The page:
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Maryland Women’s Hall of Fame Awardees Blum

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Maryland Women’s Hall of Fame

Dorothy (Dottie) Toplitzky Blum (1924 – 1980),
Computer Scientist, Cryptanalyst, Information Technology Pioneer

Nominated by Eileen G. Buckholtz

Dorothy Toplitzky Blum, known to all as Dottie, was a computer pioneer, cryptanalyst and one of the most significant computer scientists in the country during the early days of computing. She was also one of the most outstanding women in government at the time. As an Armed Forces Security Agency and National Security Agency employee, Dottie worked on the Army’s Bombe used for breaking codes during WWII and helped develop Harvest/Stretch – IBM’s most sophisticated system of that era. She worked on early versions of FORTRAN, a scientific computer language especially helpful to NSA.

She was one of the first to apply computer processing to solve difficult cryptologic problems. For 30 years, she was an extraordinary manager and master planner for computing and telecommunications at NSA. Just as important to her legacy was her support and mentorship for so many women computer scientists, now recognized as “Queens of Code.” Dottie served as a board member of Women in NSA (WIN), the agency’s women’s empowerment group. She was a senior advisor and provided career guidance that helped create career opportunities for many women.

Dottie was born in New York City in 1924. At the age of 16, she enrolled as a Chemistry major in Brooklyn College. However, it was a course in Cryptanalysis that changed her life and led her to accept a job with the war effort in Washington, D.C. As a member of the Signal Intelligence Service, she worked on cryptanalysis of enemy messages, codes and ciphers for the Army and control of the Army cipher and other computer machines.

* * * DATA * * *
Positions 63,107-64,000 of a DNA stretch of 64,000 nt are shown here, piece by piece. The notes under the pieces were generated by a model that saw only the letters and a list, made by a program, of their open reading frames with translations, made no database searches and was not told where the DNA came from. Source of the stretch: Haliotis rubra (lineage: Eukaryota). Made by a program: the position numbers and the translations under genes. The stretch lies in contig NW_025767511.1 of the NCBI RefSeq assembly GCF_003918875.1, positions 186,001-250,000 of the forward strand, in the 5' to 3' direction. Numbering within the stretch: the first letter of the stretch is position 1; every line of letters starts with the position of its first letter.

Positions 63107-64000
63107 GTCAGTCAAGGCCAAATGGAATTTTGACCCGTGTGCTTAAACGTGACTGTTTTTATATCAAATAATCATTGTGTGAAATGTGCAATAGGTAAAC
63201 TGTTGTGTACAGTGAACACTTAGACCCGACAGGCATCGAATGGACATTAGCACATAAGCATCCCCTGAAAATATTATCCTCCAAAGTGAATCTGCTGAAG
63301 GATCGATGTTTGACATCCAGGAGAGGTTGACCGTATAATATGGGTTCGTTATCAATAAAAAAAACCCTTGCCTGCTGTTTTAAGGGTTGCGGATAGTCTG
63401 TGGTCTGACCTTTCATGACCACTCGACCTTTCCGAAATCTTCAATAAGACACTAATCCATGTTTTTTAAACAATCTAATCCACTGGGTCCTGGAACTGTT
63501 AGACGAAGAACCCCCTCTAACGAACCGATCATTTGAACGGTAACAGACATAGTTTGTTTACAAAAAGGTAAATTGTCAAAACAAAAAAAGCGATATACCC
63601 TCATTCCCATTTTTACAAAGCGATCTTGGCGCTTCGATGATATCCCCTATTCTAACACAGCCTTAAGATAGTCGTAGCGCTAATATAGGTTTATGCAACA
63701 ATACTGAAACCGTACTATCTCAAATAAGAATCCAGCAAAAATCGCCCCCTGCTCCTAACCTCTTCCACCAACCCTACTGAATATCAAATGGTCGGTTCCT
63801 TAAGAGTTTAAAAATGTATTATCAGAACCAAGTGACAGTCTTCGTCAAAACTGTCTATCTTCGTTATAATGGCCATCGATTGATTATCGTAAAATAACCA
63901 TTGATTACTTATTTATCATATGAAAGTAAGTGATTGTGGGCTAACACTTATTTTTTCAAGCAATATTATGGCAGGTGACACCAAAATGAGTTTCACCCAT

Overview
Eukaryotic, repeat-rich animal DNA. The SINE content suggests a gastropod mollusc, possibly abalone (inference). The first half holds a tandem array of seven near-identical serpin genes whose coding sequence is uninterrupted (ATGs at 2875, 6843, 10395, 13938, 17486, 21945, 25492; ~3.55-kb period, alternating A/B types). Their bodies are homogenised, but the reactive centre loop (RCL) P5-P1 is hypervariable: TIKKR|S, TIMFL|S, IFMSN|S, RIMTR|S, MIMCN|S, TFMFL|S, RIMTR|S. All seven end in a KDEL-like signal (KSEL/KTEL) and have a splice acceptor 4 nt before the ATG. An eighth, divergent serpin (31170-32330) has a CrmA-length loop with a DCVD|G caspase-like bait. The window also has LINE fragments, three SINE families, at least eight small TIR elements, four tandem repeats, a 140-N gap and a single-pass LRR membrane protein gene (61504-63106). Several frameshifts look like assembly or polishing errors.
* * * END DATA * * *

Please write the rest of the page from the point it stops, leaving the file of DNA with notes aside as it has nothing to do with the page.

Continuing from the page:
She earned the respect of her mostly male co-workers and often represented the group at training and meetings like the Association for Computing Machinery, which was established in 1947. By the 1950s, Dottie was actively involved with the new first-generation computers and technology. Both Dottie and Grace Hopper are listed on the 1948 roster of the fledgling group.

In the 1960s, she worked as a computer scientist and manager designing critical computer systems and automate processes – both business and operational. In 1972, she was appointed Chief of the NSA Computer Operations Organization (C7), the only woman manager in the organization at the time and one of the highest-ranking women in the entire agency.

In the mid-1970s, she was appointed chief of the planning organization, taking on the massive job of evaluation, forecasting, and supporting computer and telecommunications requirements for NSA organizations world wide. Her insights and knowledge of technology, end-users and the mission, developed the roadmap for NSA’s IT success for the next decade.

To honor her memory, WIN created the Dorothy T. Blum Award, presented annually for more than 30 years to recognize NSA employees for excellence in employee personal and professional development.

In 2004, Dottie Blum was inducted into NSA’s Hall of Honor. In 2017, the agency named the Dorothy Blum High Performance Computing Center in her honor. Dottie was married to Joe Blum and had one son, David Blum.

“NSA is one of the most exciting places to work if you’re in the Computer Science area. This is because of the wealth of applications that we have and the different fields to which computers have been applied. If you look around, there is not any discipline at NSA, including the areas of Management and Administration, to which computers have not been applied in some form.” – Dorothy Toplitzky Blum

Full biographies are displayed online at the at the website of the Maryland State Archives at

A physical exhibit of all the honorees is displayed on the campus of
Notre Dame of Maryland University

Maryland Commission for Women
51 Monroe Street, Suite 1034
Rockville, Maryland 20850